Journal Kids Mental Health/Wellness

My Son is More Than His Labels

My Son is More Than His Labels www.herviewfromhome.com
Written by Becky Weigel

Sometimes I want to scream. Sometimes it is at my son and others it is to the world, “You really are a good kid! He really is a good kid! Just look. Quit focusing on the negatives, the shortcomings, and see him. Really see him.” Sometimes I need to shout it to myself.

He talks out in class all the time. He will push you to your limits. He asks questions and threatens your authority. Once he feels he has nothing to lose, once you take away whatever it was that you thought would motivate him, there is no coming back. He doesn’t care to lose anything else at that point.

He is in for a penny, in for a pound. His sense of fairness is strong, when it applies to others. He focuses on what is unfair to him and won’t let it go. He doesn’t notice the accommodations, the warnings, and the times he was ignored instead of punished. He walks around the class. He just gets up. He moves around. If you ask him to accomplish a task, any task, and he doesn’t understand the why, if he sees your response as immaterial, he will argue and won’t back down. I am sure later in life, if he harnesses it properly, this will help him succeed in life and a career, but for now it is disrespectful.

He forgets everything. We have driven back to school more times than I can count because I have told him to start his homework only to find it is not in his backpack. He has a planner that we had to buy for school. He lost it. Twice. It is still lost. He just shoves crumpled papers in the bottom of his backpack. He had a folder at the beginning of the year. I have since given him two others. Currently, he has no folder. The second a task becomes too difficult or requires more attention than he is willing to give he shuts down. I can’t do it. It is impossible. I am stupid. This is stupid. Why do I have to do this?

How do you deal with that as a parent? I try. I’ve been trying since he was born. Take a break. Play outside. Push through. Let me help. Listen to music. Skip that problem. Drink a Coke while you do it. If you finish in 15 minutes you can have extra electronics.

None of it works.

There is yelling. Threats and tears are apt to occur. He hates to write. Using a pencil to form words is the worst punishment. He isn’t a fan of typing either. Organizing ideas onto a paper with a beginning, middle, and end kills him, even though he has one of the most vivid imaginations and loves telling stories.

He worries. A ton. About everything. This often manifests in clowning around, being irritable, becoming argumentative, and blaming everyone else. My kid is the kid that acts without thinking. He doesn’t connect the dots until after.

It is easy to put him in a box as the bad kid, the ADHD/anxiety kid, or the kid who can’t control himself, but that isn’t who he is.

He is the only child in our house who opens the front door for me and holds it open until I can lock it. Every day. He reads out loud to his siblings. He holds their hands as they walk across the street. He notices the small things you do. He may not say anything right then but he stores it away, and when you just feel like you can’t do it one more day, he thanks you. He thanks you for listening, for the napkin notes, for trying, for watching tv shows together, and for just being there. He has cried on my birthday before because he was so grateful to have me as a mother.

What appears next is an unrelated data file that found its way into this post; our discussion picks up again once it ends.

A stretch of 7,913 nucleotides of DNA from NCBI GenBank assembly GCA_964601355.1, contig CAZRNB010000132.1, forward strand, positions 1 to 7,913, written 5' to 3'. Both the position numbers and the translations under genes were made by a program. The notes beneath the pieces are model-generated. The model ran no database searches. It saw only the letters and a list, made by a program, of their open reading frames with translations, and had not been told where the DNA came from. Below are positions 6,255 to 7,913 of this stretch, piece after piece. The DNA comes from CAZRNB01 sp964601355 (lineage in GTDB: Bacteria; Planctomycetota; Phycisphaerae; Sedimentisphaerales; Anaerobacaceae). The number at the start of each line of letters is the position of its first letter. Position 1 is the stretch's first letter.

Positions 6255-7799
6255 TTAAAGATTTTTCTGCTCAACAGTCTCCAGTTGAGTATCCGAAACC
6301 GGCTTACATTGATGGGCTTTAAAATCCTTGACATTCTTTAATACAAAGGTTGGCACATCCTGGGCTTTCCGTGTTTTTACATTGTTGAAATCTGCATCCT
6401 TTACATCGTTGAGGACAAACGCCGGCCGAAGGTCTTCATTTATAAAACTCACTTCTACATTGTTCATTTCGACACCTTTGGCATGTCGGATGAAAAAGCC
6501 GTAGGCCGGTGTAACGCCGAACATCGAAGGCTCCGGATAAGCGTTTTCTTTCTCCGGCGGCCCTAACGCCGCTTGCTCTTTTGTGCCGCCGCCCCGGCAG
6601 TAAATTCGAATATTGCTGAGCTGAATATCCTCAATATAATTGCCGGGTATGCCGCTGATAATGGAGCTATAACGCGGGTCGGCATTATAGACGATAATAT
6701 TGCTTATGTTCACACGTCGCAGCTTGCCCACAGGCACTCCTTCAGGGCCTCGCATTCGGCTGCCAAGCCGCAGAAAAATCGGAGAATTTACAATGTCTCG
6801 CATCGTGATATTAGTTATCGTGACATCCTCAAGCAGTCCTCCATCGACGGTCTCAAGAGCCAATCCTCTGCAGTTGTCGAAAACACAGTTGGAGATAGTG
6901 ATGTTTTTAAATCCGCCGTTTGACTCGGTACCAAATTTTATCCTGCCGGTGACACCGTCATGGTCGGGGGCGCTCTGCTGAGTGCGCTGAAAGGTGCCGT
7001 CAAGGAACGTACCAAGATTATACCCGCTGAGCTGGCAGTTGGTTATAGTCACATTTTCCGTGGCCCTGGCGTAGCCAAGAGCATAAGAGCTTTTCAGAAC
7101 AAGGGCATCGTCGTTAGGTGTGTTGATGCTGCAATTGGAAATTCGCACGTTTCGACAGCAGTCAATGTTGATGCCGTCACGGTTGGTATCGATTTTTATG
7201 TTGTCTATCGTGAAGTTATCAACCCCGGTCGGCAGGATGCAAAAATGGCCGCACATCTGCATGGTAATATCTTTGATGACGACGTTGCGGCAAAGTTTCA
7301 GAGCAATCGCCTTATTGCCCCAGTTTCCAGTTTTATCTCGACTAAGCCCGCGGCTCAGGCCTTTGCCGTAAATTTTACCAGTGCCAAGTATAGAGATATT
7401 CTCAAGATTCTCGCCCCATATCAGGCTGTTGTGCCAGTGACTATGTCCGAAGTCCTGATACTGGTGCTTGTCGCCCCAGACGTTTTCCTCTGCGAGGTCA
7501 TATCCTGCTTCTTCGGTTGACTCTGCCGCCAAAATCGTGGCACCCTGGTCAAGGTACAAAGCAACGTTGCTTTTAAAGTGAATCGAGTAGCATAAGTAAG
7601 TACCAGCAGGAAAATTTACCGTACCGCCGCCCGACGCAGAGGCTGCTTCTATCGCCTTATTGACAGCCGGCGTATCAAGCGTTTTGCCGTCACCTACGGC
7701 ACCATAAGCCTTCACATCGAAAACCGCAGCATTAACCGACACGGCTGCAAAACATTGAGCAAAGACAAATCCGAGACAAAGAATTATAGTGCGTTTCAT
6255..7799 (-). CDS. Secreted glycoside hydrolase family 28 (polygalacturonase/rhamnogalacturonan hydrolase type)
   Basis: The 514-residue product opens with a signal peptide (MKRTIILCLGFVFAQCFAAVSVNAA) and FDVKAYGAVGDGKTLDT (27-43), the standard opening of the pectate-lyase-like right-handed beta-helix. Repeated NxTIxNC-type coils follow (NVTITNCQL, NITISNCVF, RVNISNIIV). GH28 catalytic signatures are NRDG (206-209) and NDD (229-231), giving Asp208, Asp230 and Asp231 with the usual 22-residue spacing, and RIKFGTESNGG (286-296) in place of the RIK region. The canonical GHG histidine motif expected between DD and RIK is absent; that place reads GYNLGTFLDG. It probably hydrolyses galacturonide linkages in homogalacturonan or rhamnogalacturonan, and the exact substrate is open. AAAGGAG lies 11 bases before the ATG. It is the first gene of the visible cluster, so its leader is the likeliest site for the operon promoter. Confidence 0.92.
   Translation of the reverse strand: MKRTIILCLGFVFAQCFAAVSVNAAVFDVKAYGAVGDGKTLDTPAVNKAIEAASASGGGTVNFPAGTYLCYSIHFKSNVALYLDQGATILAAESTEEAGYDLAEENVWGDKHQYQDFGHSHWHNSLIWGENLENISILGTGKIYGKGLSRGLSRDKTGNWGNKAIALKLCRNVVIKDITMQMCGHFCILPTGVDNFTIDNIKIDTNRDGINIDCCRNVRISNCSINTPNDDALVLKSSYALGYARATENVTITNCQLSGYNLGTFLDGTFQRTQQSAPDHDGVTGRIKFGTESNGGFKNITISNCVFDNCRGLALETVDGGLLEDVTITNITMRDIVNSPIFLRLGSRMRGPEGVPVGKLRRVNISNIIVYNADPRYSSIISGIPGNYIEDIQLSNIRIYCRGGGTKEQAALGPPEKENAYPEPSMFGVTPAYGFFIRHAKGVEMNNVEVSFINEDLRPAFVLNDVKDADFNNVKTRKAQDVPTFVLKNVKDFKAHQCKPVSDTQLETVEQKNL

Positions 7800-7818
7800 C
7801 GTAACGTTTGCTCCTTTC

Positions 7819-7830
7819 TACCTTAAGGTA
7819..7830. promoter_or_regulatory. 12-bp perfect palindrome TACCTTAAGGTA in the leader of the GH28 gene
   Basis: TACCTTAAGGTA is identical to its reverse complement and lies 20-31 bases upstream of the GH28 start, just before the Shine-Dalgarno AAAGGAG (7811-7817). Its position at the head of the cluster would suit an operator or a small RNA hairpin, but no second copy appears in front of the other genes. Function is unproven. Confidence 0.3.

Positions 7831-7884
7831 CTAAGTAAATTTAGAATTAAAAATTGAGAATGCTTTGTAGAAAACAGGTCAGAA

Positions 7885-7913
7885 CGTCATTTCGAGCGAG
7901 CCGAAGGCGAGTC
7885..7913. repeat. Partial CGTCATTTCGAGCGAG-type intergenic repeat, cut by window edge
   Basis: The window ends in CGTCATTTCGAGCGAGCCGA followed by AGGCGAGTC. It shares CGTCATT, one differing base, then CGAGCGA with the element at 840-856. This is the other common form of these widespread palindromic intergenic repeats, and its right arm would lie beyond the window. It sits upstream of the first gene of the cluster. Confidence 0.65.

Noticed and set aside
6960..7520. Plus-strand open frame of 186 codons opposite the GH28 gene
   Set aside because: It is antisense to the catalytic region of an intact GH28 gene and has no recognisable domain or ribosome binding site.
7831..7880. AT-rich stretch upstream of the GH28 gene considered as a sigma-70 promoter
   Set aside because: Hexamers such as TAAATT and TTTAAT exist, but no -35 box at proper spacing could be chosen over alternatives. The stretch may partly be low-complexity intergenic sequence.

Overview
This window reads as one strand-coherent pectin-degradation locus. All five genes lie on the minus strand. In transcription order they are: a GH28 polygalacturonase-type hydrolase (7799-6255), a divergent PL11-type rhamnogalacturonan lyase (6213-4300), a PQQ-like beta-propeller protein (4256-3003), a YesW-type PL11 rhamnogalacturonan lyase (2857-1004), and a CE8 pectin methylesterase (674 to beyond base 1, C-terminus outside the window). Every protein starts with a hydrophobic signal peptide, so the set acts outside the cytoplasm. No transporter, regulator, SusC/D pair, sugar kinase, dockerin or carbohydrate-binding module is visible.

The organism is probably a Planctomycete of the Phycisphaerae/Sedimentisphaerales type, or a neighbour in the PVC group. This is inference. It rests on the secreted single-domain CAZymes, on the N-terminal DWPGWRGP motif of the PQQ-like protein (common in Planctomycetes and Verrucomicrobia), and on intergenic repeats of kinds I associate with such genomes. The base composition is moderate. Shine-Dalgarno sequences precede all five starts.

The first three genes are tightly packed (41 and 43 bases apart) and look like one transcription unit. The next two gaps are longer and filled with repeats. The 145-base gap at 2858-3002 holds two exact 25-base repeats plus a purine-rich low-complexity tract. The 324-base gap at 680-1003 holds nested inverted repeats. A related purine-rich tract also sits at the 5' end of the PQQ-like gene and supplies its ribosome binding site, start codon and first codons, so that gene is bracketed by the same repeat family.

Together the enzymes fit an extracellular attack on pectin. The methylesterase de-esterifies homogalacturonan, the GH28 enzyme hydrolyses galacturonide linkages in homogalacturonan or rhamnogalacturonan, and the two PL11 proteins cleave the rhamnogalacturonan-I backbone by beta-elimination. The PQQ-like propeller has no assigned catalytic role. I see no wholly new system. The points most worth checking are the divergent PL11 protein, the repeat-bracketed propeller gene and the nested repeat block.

He doesn’t like to see others bullied or picked on. He has a strong heart for animals. He doesn’t cuss. He is appalled by people, especially children, who do. I cuss when I am angry or frustrated so you can see where this may cause some friction. If he does mess up big time, he owns up to it. He will write an apology note or go to their door to say sorry. Sure, sometimes we have to urge him, but he does it and understands the need to do so.

If I am sick or ill he is the first one to ask if I am OK. He will tell me to sit on the couch while he gets an ice pack or medicine or a drink. He has offered to put everyone to bed so I wouldn’t have to. He enjoys when I read out loud to him. He loves the bonding aspect. Same goes for board games and cooking. Family traditions are dear to his heart. He loves reading and making lists. He is funny, clever, quick-witted, and can think of his feet.

It is easy to forget. It is easy to get caught up in the moment. It is easy to constantly belittle or bemoan who he is or what he isn’t. It is tiring for me, his teachers, and his support system. Just when you think you’ve gotten through or helped everything changes.

I imagine it must be exhausting for him.

I think of him as one of the bravest people I know. He wakes up every day and faces a world that is going to try to force him to be what he isn’t. He knows he will get in trouble every day for something. He knows no matter what he does, it won’t be perfect, and he may forget something, and he won’t be able to control all of his emotions or outbursts. And yet, he gets up every day and he does it. 

Sometimes, I am his biggest critic. I forget to be his biggest fan.

Luckily, he forgives easily and often. Sometimes, it just takes calling him down to make cookies. Just the two of us. Enjoying each other’s company because above all else he is my son and I am his mom, all the other labels be damned.

About the author

Becky Weigel

Becky Weigel is a mother of five kids. She recently moved to the suburbs of Chicago after having lived in Indiana and before that Kentucky. Writing blog posts over the years has been a way to keep in touch with family and friends. When you have four boys and a girl life is never dull, the unexpected happens at every turn, and it is a life gone crazy. Hopefully, when you read about her boisterous life you don’t feel so alone, and maybe a little bit better about yourself.